Last week, I posted a podcast with Mike George, founder of Strong America Now, an organization that is promoting Lean and Six Sigma methods to our political leaders and government. Much of the discussion, maybe unfortunately, was focused on Mr. George and his approach (“Lean Six Sigma”) rather than the potential for using Lean to improve the public sector.
Here, I want to share an excellent video of Karen Rago, a nurse and executive director with the UCSF Medical Center. She gives a 15-minute presentation on the use of Lean thinking to improve healthcare. This video appears on the Strong America Now website and I will embed it here.
At the risk of flaring up the Lean vs. Six Sigma debate, I found it interesting that Karen’s intro said that one of the necessary factors were “Six Sigma skills,” when everything she presented and talked about was really just Lean, Lean, and more Lean.
That said, the work she presented was solid and was spot on in terms of Lean mindsets, including not using Lean to drive layoffs. The presentation was focused on improvement projects, as opposed to the ongoing management system of Lean, but it was good stuff.
The video, in two parts, followed by my notes.
Karen started by emphasizing that their “first obligation is to do no harm.” She talks, thankfully, about improving quality AND reducing costs.
Case study #1 – Stanford Hospital CABG surgery
- For Coronary Artery Bypass Graft surgery, the problem statement was that cost and mortality were too high
- They were breaking down silos to work together, from surgeons to housekeeping.
- Ideas brainstormed by front-line staff. Generated 130 ideas. Implemented 75%.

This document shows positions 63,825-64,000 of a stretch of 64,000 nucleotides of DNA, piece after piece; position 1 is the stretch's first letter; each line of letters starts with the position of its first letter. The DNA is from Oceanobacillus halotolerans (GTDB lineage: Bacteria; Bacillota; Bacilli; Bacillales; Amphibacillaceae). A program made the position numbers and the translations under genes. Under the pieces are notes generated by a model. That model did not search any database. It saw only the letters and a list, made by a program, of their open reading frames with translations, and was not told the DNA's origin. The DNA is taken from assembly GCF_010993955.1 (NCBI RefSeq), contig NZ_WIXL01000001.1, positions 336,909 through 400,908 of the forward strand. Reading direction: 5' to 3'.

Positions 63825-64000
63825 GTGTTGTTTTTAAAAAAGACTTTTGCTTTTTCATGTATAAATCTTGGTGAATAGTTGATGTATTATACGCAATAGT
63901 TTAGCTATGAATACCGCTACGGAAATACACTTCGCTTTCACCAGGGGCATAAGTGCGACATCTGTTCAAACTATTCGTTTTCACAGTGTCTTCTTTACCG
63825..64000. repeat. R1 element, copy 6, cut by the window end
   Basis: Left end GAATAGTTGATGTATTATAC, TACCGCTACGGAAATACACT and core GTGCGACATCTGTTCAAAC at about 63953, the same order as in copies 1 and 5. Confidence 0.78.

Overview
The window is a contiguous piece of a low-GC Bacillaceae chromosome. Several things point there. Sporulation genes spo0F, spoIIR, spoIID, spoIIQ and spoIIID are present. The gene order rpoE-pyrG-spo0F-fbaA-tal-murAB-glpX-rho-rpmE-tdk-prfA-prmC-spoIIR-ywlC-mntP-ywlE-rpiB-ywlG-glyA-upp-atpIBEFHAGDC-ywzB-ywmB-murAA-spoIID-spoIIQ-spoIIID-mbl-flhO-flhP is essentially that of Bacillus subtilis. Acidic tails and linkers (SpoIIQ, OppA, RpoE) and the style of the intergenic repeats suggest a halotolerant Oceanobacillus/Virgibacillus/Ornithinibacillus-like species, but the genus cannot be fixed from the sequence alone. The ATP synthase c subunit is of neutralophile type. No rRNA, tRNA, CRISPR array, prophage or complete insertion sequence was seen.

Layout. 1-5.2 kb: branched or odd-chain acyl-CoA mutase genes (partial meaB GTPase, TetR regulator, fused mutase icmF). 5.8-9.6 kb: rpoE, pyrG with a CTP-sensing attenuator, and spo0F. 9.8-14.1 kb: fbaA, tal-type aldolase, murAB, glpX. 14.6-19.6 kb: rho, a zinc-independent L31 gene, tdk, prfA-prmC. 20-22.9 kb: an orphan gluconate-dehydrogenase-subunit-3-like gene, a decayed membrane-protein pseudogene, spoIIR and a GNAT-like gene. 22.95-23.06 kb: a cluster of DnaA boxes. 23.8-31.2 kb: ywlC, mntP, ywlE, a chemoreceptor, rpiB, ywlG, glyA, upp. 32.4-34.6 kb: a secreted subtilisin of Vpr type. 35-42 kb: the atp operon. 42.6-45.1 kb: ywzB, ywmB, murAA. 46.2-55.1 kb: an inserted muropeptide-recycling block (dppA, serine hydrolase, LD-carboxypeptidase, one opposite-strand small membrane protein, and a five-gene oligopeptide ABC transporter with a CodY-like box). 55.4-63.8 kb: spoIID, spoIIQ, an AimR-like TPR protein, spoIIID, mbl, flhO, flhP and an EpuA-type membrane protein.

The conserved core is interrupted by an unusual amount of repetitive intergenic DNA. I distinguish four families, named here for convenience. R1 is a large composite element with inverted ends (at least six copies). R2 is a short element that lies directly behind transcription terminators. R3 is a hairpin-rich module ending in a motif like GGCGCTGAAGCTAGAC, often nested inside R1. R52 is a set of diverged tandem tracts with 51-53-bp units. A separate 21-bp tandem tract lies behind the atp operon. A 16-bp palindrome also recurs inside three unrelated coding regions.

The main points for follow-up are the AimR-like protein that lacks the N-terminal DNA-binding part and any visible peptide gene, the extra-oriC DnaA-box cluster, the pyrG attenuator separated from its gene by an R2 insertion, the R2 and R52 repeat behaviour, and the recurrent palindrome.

- Mortality fell 48%
- Cost per case down 40% over 3 years
- All 6 surgeons worked together in a room on standardizing the surgical pack (each had their own separate pack previously)
- Went though every single thing in that pack and got things to a single standard pack for CABG and a standard for valve surgery.
- Switching to less expensive but equally effective antibiotic
- Reduced unnecessary heard catheter usage by 25%, reduced risk and cost
She then talked about the Lean types of waste and explained what was necessary – a new way of thinking and getting EVERYONE involved.
Case study #2 – UCSF – Sterile Processing
- Problem – carts were inaccurate 28% of the time (surgical delays)
- Improved efficiency by 17%, reducing staff by 14 (redeployed, no layoffs). Quality of the process improved.
- Savings $1M in a vyear
Case study #3 – heart failure readmission reduction
- Medicare will stop paying for 30-day readmissions
- At the start, the rate was 22.6% rate, initial goal to reduce to 16%
- They worked on improved communication and collaboration across multidisciplinary team
- Rate fell to 11.6% in 2011, expect to get
I didn’t see any mention or reference to anything I’d call a Six Sigma method. Lean is very powerful, especially when we have such gross waste in healthcare. Fixing things requires more teamwork than statistical analysis.
I’m glad that Mike George is putting time, effort, and money into spreading this message. The more our political class knows about Lean, the better.
Here is another lean healthcare case study that Karen wrote from UCSF.
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